• obsolete branches:

    The tool leaves all branches, including removed ones (with tag on their end) so that you can decide what to do with them.

  • missing merges:

    The branch 5.4.7-12 was never merged into the trunk!

Learning git

Based on observations above, I realized my limited knowledge won't do to complete the conversion and clean the repository. There are tons of documentation on git out there, and you can find a lot of links from the git documentation page. Here's the one I've used:

The Git Object Model

It's described with pictures here. You really need to understand this if you haven't already.

Once you do, you understand that git is built bottom-up: the plumbing then the porcelain. If you can't find the tool you need, it's easy to write it.

git fast-import

The Migrating to Git chapter explains how you can use the git fast-import tool to manually import anything into git.

I've used it to create tags with dates in the past, slightly changing the Custom Importer example in the book:

#!/usr/bin/env ruby
# retag.rb
# Small script to create an annotated tag, specifying commiter as well as
# date, and tag comment.
# Based on Scott Chacon "Custom Importer" example.
# Arguments:
#  $1 -- tag name
#  $2 -- sha-1 revision to tag
#  $3 -- committer in the form First Last <email>
#  $4 -- date to use in the form YYYY/MM/DD_HH:MM:SS

def help
  puts "Usage: retag <tag> <sha1sum> <committer> <date> <comment>"
  puts "Creates a annotated tag with name <tag> for commit <sha1sum>, using "
  puts "given <committer>, <date> and <comment>"
  puts "The output should be piped to git fast-import"

def to_date(datetime)
  (date, time) = datetime.split('_')
  (year, month, day) = date.split('/')
  (hour, minute, second) = time.split(':')
  return Time.local(year, month, day, hour, minute, second).to_i

def generate_tag(tag, sha1hash, committer, date, message)
  puts "tag #{tag}"
  puts "from #{sha1hash}"
  puts "tagger #{committer} #{date} +0000"
  print "data #{message.size}\n#{message}"

if ARGV.length != 5
  exit 1
  (tag, sha1sum, committer, date, message) = ARGV
  generate_tag(tag, sha1sum, committer, to_date(date), message)

graft points

(graft means greffe in French)

Because of missing svn:mergeinfo some changes appear unmerged. To fix this there are graft points: they override git idea of parents of a commit.

To create a graft point, assuming 6a6d48814d0746fa4c9f6869bd8d5c3bc3af8242 is the commit you want to change, currently with a single parent 898ad49b61d4d8d5dc4072351037e2c8ade1ab68, but containing changes from commit 11cf74d4aa996ffed7c07157fe0780ec2224c73e:

me@mymachine$ echo 6a6d48814d0746fa4c9f6869bd8d5c3bc3af8242 11cf74d4aa996ffed7c07157fe0780ec2224c73e 898ad49b61d4d8d5dc4072351037e2c8ade1ab68 >> .git/info/grafts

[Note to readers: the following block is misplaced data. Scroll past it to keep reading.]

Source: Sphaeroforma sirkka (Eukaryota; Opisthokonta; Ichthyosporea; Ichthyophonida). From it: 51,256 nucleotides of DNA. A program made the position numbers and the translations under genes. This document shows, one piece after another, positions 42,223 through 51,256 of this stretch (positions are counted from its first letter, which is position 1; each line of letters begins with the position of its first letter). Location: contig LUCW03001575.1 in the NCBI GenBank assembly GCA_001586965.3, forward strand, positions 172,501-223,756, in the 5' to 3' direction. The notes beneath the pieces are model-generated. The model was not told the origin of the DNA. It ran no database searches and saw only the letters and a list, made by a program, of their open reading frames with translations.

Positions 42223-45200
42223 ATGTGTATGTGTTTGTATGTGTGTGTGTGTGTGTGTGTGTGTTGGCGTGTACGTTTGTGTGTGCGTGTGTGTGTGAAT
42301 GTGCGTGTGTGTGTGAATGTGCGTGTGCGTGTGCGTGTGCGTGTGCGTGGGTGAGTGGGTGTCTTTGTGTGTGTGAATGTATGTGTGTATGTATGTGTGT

git filter-branch

git filter-branch allows you to completely rewrite history of a git branch, changing or dropping commits while traversing the branch.

As an additional benefit, this tool use graft points and make them permanent. In other words: after running git filter-branch you can remove .git/info/grafts file.

I've used it to rewrite author of a given set of commits, using a hack on top of Chris Johnsen script:



TARG_NAME="Raphael Bossek"


    if test "$GIT_COMMIT" = 546db1966133737930350a098057c4d563b1acdf -o \
            "$GIT_COMMIT" = 23419dde50662852cfbd2edde9468beb29a9ddcc; then
        if test -n "$TARG_EMAIL"; then
            export GIT_AUTHOR_EMAIL
            unset GIT_AUTHOR_EMAIL
        if test -n "$TARG_NAME"; then
            export GIT_AUTHOR_NAME
            unset GIT_AUTHOR_NAME


git filter-branch $force --tag-name-filter cat --env-filter "$filt" -- $br

(Script edited here; there were much more commits written by Raphael.)


It's important to realize that the whole selected branch history is rewritten, so all objects id will change. You should not do this if you already published your repository.

The --tag-name-filter cat argument ensures our tags are copied during the traversal; otherwise they would be untouched, and hence not available in the new history.


Once git filter-branch completes you get a new history, as well as a new original ref to ease comparison. It is highly recommended to check the result of the rewrite before removing original. To shrink the repo after this, git clone the rewritten repo with file:// syntax -- git-filter-branch says it all.

Cleaning up the repo

To recap, here's how the ACE+TAO git repo was changed after conversion:

  1. Add graft points where needed.

  2. Clean tags and branches.

    Using git tag -d, git branch -d and the Ruby script above it was possible to recreate tags.

    During this I was also able to add missing tags, and remove some SVN errors I did -- like committing in a branch created under tags/.

  3. Remove obsolete branches.

  4. Merge missing pieces.

    There were just two missing debian/changelog entries.

    I did this before git filter-branch because I did not find a way to use the tool correctly with multiple heads.

  5. Fix commit author where needed.

    Using the shell script above Raphael is now correctly credited for his work.

That's it.

The ACE+TAO git repository for Debian packages is alive at;a=summary.